Sunday, January 12, 2003

News Feed 20120215

Financial Crisis
»Barroso to China: EU is Not Falling Apart
»China Central Banker Backs Euro, Vows More Support
»Economy Shrinks in Fourth Quarter: Germany is Confident Downturn Will be Brief
»Euro Group Delays Meeting: Berlin Grows Impatient Over Greece
»Germany Warns of ‘Bottomless Pit’ In Greece
»Italian PM Scolds Greece But Warns Against Euro Breakup
»Italy Coming ‘Out of the Shadows, ‘ Monti Tells EU
»Millions of Britons Suffering From ‘Fuel Poverty’
»Monti to Push for Tax on Non-Religious Church Property
»OECD Praises Norway Over Strong Economy
»Should the Childless Pay More Tax?
»Socialists to Send ‘Alternative’ Troika to Greece
»Boeing Signs Biggest Deal Ever
»Murfreesboro: Right-Wing Islamophobe Trains Deputies
»NASA Shelves Ambitious Flagship Missions to Other Planets
»US Military Space Spending to Decline 22 Percent in 2013
»Canada Wants Military Base in Germany
Europe and the EU
»Austrian Villagers Quash Plans for Buddhist Temple
»British Homeless and Immigrants Preyed Upon in Modern Slavery
»Fighting Cross-Border Crime
»France: Champagne Producer Strikes Gold
»Greece’s Model Mayor: Reform Hero Takes on Corruption in Thessaloniki
»Invisibility Cloak Could Protect Buildings From Earthquakes
»Ireland: Man on Trial for Driving Into Burglar Already Sued by Victim for €175,000
»Islamic Scholar Not Welcome in Netherlands
»Man Held for Stabbing Swedish 10-Year-Old
»Mullah Krekar on Trial Over Norway Threats
»Scottish Independence Question Causing People ‘Confusion and Concern’
»Sweden: Knife-Wielding 12-Year-Old Attacks Police Officer
»Swiss Aim to Launch First Space Cleaner
»UK Scientists Explore Ponytail Physics
»UK: Dumbing Down State Education Has Made Britain More Unequal Than 25 Years Ago
»UK: Left-Wing Journalist Gets Almost Every Fact Wrong in Hysterical Attack on Michael Gove
»UK: Muslim Leader Speaks of Islamophobia at Opening of New Mosque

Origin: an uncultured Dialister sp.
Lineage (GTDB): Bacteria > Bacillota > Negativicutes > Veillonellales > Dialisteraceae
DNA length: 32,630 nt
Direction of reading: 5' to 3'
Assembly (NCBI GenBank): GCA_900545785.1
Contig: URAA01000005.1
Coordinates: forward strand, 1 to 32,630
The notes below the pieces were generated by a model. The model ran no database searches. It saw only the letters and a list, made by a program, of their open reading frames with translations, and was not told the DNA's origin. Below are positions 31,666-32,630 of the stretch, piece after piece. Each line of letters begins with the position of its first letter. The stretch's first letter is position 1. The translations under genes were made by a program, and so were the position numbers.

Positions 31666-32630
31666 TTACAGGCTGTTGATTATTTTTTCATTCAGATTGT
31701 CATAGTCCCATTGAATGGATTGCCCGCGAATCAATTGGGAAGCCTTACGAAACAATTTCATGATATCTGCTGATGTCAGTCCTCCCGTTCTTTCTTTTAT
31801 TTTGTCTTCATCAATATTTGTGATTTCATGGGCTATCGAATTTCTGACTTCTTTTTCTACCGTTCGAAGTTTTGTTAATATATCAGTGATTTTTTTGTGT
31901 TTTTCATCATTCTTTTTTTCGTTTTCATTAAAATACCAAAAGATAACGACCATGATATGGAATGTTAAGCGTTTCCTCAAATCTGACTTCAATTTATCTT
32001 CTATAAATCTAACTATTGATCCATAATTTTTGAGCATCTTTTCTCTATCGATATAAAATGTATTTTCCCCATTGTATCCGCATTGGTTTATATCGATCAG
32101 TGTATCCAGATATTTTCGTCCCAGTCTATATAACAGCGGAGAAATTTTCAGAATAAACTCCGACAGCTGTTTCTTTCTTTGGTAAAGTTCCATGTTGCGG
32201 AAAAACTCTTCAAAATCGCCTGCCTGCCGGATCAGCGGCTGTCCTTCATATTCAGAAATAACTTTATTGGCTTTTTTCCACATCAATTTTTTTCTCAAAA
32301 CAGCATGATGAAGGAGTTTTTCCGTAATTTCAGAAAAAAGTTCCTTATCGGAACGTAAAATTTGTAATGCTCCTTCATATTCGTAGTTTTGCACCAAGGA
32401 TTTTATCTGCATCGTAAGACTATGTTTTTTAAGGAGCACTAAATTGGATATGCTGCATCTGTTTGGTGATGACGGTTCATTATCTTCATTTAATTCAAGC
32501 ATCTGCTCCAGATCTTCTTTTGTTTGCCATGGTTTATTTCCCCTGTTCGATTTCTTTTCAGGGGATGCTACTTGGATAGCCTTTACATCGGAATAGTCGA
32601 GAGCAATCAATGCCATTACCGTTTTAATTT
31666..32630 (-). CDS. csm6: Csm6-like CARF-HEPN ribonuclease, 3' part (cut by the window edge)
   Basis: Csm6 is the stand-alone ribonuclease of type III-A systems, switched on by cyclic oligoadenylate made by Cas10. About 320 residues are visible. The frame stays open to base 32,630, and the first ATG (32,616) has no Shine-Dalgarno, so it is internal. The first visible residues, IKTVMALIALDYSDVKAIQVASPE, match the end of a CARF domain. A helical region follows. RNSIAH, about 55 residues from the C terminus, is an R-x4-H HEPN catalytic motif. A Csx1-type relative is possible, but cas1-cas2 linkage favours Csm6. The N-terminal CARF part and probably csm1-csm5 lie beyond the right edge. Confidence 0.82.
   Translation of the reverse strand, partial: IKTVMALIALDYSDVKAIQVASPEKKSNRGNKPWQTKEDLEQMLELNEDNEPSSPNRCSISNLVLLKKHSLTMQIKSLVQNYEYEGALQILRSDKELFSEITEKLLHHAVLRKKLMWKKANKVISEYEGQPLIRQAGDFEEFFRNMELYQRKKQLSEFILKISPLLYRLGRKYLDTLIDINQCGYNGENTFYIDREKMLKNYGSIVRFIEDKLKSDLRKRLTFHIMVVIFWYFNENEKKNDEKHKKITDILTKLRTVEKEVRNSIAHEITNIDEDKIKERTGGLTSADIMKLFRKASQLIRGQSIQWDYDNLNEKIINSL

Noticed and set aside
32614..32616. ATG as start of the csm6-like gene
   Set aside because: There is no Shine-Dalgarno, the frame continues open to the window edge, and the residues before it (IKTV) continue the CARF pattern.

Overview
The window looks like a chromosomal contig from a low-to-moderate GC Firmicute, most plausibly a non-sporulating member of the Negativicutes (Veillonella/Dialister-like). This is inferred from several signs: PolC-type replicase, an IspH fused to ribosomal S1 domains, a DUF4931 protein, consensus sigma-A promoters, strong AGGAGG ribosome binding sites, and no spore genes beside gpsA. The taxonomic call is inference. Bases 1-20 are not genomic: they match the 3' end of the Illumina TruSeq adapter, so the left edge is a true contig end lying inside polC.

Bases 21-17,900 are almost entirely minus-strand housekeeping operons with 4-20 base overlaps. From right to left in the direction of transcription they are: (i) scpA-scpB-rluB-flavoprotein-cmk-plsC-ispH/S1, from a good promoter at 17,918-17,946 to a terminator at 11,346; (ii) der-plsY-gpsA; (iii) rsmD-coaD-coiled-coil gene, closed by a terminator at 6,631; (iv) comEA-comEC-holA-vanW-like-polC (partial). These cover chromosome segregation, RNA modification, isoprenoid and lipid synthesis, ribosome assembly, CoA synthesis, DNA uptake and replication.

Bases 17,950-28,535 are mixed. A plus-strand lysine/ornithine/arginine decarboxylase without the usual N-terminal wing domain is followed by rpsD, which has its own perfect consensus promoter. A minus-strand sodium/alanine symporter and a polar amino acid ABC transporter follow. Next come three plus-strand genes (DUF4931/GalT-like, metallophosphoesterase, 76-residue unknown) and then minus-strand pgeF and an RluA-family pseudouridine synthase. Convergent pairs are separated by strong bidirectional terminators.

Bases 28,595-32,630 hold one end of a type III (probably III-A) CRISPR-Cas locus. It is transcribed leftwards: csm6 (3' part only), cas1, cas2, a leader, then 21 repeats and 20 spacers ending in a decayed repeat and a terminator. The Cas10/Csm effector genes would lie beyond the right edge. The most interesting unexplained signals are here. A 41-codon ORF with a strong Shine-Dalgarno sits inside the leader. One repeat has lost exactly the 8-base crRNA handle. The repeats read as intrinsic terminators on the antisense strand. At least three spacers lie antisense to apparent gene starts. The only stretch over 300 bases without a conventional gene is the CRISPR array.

»Merkel Wants Solution to Macedonia Name Dispute
»‘Serbia May Look to Russia if EU Turns Its Back’
Mediterranean Union
»EP Give Approves Participation in EU Programmes
North Africa
»Stakelbeck Exclusive: Egyptian Dissident Warns of Brotherhood’s Rise
Israel and the Palestinians
»For First Time an Israeli PM Pays Visit to Cyprus
Middle East
»Assad’s Alawite Allies
»Cinema: Spielberg Discussing Film on Armenian Genocide
»EU to Ban Iran Banks From Using Swift
»Foreign Extremists a Danger to Syria’s Revolution
»Iran Unveils Nuclear Progress, Defying US-EU Pressure
»US Concerned About Syrian Chemical Arms, Missiles
»Latvia Vote Poses Question on Russian as EU Language
»Vladimir Putin Ridiculed After Demanding Russians Have More Sex to Halt Declining Population
South Asia
»Afghan TV Presenters Told ‘More Veil, Less Make-Up’
»Italian Sailors Repel Pirate Attack on Tanker
Australia — Pacific
»Islamic Society of Victoria to Sue Australian Security Service
Sub-Saharan Africa
»Scientists Discover World’s Tiniest Chameleon
Latin America
»Honduras Prison Fire Kills More Than 350 Inmates: Officials
»3,000 Complaints Over Dutch Anti-Immigration Website
»Ambassadors Seek Removal of Anti-Immigrant Dutch Website
»Swiss Party Files Petition on Immigration Cap
Culture Wars
»Belgium: The Attempt to Ban Tintin in the Congo for Inciting Racism Was Cynical and Opportunistic
»Swiss Canton to Vote on Assisted Suicide
»Flight Record: Songbirds Trek 9,000 Miles to Africa
»Population is ‘Our Biggest Challenge’ Says Government Chief Scientist Sir John Beddington

Financial Crisis

Barroso to China: EU is Not Falling Apart

BRUSSELS — European Commission chief Jose Manuel Barroso has told the Chinese public that the EU will become a fully-fledged “political union” after the financial crisis. Speaking to TV cameras after a meeting with Chinese leader Wen Jiabao in Bejing on Tuesday (14 February), he noted the EU has recently suffered mass strikes and protests, including violent clashes in Greece.